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Jason Aldean’s sound has easily defined the last decade in mainstream country music.
And any artist at this point in Aldean's career has the liberty to scale down the media push going into a new album by giving time to select media outlets. But although he's sold more than 15 million albums, achieved 19 No. 1 hits and headlined stadiums, what sets Aldean apart from the pack is that he’s still the guy from Macon, Ga. who remembers the folks who have supported him from the beginning. It’s why he’s connected with audiences representing rearview towns all over the world.
“The way you’re raised and how you grow up define you, and I don’t think that’s something you ever forget,” Aldean tells CMT.com while calling from a vacation in Florida. “I don’t think you ever lose that. If you’re from a little farm town and you grew up working on a farm, I don’t care what you do from here on out; you’re going to remember that. I’m drawn to those kinds of songs that are reminiscent of my upbringing.
“I think part of the way you stay connected is you sing those songs and people think, ‘That guy is just like us,’ because I was, I am, and I’m still that guy currently. It doesn’t matter how many cars you drive. It’s all nice stuff to have, but underneath it all, you are who you are, and you’re from where you’re from.”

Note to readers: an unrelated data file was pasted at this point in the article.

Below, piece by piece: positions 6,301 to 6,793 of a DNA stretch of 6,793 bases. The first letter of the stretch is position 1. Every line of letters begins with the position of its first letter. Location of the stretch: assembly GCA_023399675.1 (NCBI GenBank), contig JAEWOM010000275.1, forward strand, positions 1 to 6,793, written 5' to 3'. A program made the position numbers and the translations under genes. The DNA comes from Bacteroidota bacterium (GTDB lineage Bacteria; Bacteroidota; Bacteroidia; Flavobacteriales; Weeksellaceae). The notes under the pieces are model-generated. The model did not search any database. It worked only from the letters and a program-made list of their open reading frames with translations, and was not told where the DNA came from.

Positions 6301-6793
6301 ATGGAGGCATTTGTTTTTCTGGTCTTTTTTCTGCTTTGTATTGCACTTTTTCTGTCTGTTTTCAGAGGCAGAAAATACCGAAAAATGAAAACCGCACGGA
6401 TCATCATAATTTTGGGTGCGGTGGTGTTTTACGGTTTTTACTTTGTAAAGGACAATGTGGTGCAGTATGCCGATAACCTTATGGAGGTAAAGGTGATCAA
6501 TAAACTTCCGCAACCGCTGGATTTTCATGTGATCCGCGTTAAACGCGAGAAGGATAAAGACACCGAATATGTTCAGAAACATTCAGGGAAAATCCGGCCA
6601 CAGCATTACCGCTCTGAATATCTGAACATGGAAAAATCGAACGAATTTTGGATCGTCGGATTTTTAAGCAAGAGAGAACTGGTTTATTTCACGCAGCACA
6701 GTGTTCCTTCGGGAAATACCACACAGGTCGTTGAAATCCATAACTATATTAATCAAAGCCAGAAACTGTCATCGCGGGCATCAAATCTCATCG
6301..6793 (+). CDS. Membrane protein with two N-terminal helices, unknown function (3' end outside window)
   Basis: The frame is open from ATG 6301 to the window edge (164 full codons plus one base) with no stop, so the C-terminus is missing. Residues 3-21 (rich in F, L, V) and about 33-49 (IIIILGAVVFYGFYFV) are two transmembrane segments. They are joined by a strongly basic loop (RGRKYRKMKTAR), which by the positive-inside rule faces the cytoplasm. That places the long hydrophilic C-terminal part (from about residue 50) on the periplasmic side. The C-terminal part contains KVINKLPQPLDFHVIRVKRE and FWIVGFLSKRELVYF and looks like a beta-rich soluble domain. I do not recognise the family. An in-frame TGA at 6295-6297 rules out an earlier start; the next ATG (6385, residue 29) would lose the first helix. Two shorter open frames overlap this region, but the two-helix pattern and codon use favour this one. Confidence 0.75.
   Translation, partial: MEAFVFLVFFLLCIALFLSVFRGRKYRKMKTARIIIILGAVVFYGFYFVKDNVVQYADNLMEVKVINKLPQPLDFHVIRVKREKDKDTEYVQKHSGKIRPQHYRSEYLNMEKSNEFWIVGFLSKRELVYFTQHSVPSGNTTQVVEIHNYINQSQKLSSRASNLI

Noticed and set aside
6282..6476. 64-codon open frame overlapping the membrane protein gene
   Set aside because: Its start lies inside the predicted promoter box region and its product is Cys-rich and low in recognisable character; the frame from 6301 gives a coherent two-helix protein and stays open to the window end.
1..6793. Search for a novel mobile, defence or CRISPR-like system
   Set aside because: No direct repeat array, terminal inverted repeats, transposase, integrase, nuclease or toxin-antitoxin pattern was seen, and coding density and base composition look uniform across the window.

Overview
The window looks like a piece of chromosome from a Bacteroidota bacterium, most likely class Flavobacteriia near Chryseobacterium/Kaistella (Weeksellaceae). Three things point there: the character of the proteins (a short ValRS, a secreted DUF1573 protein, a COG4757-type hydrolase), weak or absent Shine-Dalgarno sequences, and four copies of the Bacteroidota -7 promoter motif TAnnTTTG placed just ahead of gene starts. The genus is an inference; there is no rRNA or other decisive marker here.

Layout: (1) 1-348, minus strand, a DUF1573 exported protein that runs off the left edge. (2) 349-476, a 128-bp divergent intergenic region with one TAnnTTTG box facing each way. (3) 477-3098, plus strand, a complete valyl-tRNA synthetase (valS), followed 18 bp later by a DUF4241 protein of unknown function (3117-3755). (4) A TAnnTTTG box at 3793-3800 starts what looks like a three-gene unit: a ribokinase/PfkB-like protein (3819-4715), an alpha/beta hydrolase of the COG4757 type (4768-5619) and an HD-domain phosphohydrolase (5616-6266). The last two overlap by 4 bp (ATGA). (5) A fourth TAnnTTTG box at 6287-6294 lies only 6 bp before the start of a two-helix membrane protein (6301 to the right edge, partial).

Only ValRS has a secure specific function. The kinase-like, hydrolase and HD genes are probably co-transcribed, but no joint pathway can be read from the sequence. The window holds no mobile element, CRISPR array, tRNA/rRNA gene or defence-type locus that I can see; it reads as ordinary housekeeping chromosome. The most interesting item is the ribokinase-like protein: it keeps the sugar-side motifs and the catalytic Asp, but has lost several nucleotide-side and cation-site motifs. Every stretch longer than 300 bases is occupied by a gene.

Aldean's eighth studio album, Rearview Town, arrives on April 13, and going into this next record his goal was to get back to the storytelling he was known for when he first arrived in Nashville 20 years ago to write songs. Although his sound has dominated the airwaves since his 2005 breakout with “Hicktown," he says there were prior singles that he would record again if given a second chance and others he wouldn’t.
“‘Any Ol’ Barstool’ I thought that was a killer song,” he said. “I would cut that song again. But a lot of the album cuts and some of the singles we’ve released, it’s kind of like, I don’t know. They didn’t blow me away. They were good songs, but they didn’t have that ‘it’ factor about them like a lot of our earlier stuff had.”
He admits some of his past song decisions were based on where he was in life. “It was good to get back to a place to where I could give this record my full attention, and be focused on the songs,” Aldean said. “What I wanted to do was not to be distracted by the things that were going on and that helped me get back to what I feel like I do the best that defined my sound.”
Aldean’s High Noon Neon Tour launches May 10, and he heads to the 53rd annual ACM Awards with two nominations including entertainer and male vocalist of the year.
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